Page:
Open access peer-reviewed chapter

Pathogenesis of Cholera: Recent Prospectives in Rapid Detection and Prevention of Cholera

Written By

Tirumale Sharmila and Tessy Anu Thomas

Submitted: 10 May 2017 Reviewed: 16 January 2018 Published: 23 February 2018

DOI: 10.5772/intechopen.74071

From the Edited Volume

Bacterial Pathogenesis and Antibacterial Control

Edited by Sahra

Chapter metrics overview

2,686 Chapter Downloads

View Full Metrics


Cholera, also known as “blue death” is a potentially epidemic and life-threatening secretory diarrhea characterized by numerous voluminous watery stools, often accompanied by vomiting and resulting in hypovolemic shock and acidosis. The causative agent of this water-borne disease belongs to certain members of the species Vibrio cholerae (V. cholerae) which can also cause mild or unapparent infections. V. cholerae is a facultative anaerobic, Gram-negative bacilli, which possess the characteristic feature of darting motility under wet-mound preparations. Other members of the species may occasionally cause isolated outbreaks of milder diarrhea, whereas others—the vast majority—are free-living and not associated with disease. The emergence of new, virulent, drug-resistant strains of Vibrio is the main cause of protracted outbreaks leading to high fatality rates. The subsequent loss of fluid volume causes a drop in blood pressure and circulatory shock. If the patient remains untreated, they become progressively weaker, sometimes to the point of death, within 12–24 h of the onset of symptoms. The severity and fatality of the disease depend on the strain of Vibrio. The cholera toxin-producing (CT-producing) V. cholerae manifests the most fatal disease known as cholera gravis. Throughout most of the twentieth century, cholera was caused by V. cholerae of the O1 serogroup, and the disease was largely confined to Asia and Africa. The emergence of a pandemic in 1992 was caused by an unknown serogroup of V. cholerae (O139) wherein the targets were India and Bangladesh. The pathogenesis and virulence of the bacteria are due to an enterotoxin it produces—cholera toxin (CT). The mechanism of action of CT is discussed in this chapter at a later stage. Attempts have been made to produce vaccines through a number of trial-and-error methods, and still the possibility of an effective vaccine which gives a good prophylactic measure is under consideration. The identification of the bacteria as well as toxin detection is one of the main elements in the clinical microbiology field. The identification and confirmation of this epidemic disease commend from the morphological identification of Vibrio and end with serotyping and biotyping in addition to toxin detection by various means of assays—both in vitro and in vivo. This chapter will cover all of the mentioned areas of clinical microbiology with respect to cholera infection in addition to the recent outbreaks and epidemics which occurred across the globe.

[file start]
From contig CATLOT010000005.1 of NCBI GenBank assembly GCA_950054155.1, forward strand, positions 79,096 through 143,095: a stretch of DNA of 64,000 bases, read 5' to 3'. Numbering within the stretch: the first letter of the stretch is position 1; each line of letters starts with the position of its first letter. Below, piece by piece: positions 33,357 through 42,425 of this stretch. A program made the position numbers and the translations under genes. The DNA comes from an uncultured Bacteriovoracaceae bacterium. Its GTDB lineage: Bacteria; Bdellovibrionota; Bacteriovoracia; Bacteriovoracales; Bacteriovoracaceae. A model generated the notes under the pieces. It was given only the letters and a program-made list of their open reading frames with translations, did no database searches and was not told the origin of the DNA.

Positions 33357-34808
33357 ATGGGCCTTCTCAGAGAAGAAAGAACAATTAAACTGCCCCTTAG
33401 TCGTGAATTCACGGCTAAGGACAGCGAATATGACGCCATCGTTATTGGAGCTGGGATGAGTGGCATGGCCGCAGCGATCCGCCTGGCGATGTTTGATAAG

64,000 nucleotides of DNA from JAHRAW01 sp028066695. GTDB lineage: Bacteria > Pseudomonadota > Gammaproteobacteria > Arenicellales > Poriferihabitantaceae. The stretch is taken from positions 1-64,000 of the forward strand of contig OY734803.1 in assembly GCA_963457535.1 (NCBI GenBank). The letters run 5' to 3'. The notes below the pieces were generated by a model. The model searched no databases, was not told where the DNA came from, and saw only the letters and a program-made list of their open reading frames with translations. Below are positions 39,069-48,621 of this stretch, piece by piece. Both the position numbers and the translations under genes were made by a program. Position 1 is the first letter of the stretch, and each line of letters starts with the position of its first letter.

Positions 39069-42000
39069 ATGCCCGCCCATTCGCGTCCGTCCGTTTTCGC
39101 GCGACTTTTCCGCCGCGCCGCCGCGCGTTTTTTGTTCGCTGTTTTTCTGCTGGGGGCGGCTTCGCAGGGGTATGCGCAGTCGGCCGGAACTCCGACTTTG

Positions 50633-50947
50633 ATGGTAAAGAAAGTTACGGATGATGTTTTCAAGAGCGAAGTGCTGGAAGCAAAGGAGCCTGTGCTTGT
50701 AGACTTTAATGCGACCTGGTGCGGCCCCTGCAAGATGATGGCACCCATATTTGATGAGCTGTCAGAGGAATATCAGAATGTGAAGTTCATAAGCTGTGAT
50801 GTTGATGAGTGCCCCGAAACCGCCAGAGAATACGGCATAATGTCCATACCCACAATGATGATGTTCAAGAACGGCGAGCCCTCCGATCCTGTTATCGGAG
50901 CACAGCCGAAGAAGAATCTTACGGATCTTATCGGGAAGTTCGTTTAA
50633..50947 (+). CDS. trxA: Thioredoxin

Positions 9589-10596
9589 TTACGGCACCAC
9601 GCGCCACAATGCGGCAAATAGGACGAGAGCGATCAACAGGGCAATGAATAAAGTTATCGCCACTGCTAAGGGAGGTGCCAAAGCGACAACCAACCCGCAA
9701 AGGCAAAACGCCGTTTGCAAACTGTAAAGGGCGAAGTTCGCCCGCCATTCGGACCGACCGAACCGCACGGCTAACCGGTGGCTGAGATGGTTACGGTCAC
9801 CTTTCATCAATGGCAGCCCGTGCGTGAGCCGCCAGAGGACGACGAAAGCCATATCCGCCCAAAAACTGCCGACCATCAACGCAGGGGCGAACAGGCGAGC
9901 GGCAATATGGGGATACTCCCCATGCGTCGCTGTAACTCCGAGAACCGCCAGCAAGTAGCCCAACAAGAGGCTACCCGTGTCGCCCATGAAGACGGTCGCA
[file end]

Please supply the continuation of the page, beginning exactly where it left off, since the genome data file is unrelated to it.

• Vibrio cholerae
  • enterotoxin
  • Vibrio cholerae O139
  • vibriocidal antibodies
  • secretory IgA

1. Introduction

Cholera, a water-borne infectious disease (also known as “blue death”), is characterized by life-threatening secretory diarrhea often accompanied by numerous voluminous watery stools and vomiting, eventually leading to hypovolemic shock and acidosis. The term “blue death” is given to the disease as it changes the skin of the infected individuals to blue discoloration due to severe dehydration [1, 2]. It is caused by certain members of the species V. cholerae which can also cause mild or unapparent infections. These bacteria are found in water or food contaminated with feces. Countries with poor water and sewage treatment are likely to be the victims of cholera. This disease is very unlikely to be spread from person to person. The history of cholera began in the nineteenth century where millions of people across the continents were vanished due to six subsequent pandemics. South Asia in 1961 witnessed the seventh pandemic, Africa in 1971, and the Americas in 1991 [3]. The outcome of humanitarian crisis, like overcrowded camps, and lack of water and sanitation systems are some of the factors which increase the risk of cholera transmission. The presumptive confirmation of cholera is done on the primary clinical investigation of watery stools and severe dehydration. Nowadays the use of rapid identification kits has eased the detection of cholera within a few hours of receiving the sample in the laboratory [2, 3]. The failure to produce an effective oral vaccine against cholera is the area where the professionals and researchers are worried about. The different trials and attempts to produce a vaccine and the vaccines under trial are further discussed in the chapter. The clinical microbiology of cholera, its epidemiology and the laboratory investigations are discussed in detail in this chapter.